The architecture studio, which has offices in Nicosia and London, drew inspiration from science-fiction movies for the design of the Troodos Observatory, or “star observatory”.
It will be built 1,200 metres above sea level in Troodos Geopark – a 115-hectare, UNESCO-listed park containing mountains covered with forests, fields, orchards and vineyards.
Studio founders Nicodemos K Tsolakis and Elena K Tsolakis describe the building as “a foreign object within a very natural organic setting”, which should “inspire and excite anyone who sees it from afar or from up close”.
“Elena and I drew inspiration from sci-fi when drawing up plans for this observatory – I was a Star Wars fan growing up,” explained Tsolakis. “Of course the client didn’t know this when they hired us. They were pretty surprised with where we took it but they love the ideas.”
Troodos Observatory is set to become the first purpose-built observatory in Cyprus. It will collect data to share with NASA, which is currently unable to track celestial phenomena between India and the Mediterranean.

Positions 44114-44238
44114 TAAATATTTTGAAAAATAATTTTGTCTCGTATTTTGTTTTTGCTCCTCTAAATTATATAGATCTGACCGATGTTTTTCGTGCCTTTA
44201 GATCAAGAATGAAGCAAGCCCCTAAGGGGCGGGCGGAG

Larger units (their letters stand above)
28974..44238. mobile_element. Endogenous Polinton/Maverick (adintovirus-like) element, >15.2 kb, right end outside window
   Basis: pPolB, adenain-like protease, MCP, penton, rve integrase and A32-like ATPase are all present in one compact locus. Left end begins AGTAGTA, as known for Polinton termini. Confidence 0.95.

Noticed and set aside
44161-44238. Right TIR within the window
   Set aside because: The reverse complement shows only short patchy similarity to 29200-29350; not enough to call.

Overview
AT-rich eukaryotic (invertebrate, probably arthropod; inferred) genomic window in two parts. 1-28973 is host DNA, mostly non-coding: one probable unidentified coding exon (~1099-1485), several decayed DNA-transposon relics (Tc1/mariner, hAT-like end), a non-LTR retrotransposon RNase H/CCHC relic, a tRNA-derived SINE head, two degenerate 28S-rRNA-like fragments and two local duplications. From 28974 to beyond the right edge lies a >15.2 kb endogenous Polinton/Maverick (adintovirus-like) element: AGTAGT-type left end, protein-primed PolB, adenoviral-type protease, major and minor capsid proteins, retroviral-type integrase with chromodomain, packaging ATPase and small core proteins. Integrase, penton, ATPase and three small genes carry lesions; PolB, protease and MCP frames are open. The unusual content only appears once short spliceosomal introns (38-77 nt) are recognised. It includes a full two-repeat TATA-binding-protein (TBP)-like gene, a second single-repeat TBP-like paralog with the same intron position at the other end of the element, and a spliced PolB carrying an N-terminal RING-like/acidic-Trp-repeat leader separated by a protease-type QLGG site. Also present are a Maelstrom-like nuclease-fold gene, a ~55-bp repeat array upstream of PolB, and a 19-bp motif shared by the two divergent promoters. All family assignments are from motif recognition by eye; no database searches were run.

“Cyprus is ideal to set up an observatory that will be interconnected with the Observatory of Crete and then with other European observatories as part of an observatory network,” added the two architects.
The building will feature a slender, wedge-shaped form, with a dome roof at one end, and a cantilevered roof terrace at the other.
It will contain two telescopes – one better suited to daytime use, and one for night. Visitors will also be invited to bring their own telescopes up onto the roof terrace, so they can also participate in stargazing.
Structurally, the building will be designed to withstand severe temperature fluctuation – from 40 degrees centigrade in summer to below freezing, with snow in winter.
Visualisations are by MIR, apart from where otherwise indicated.
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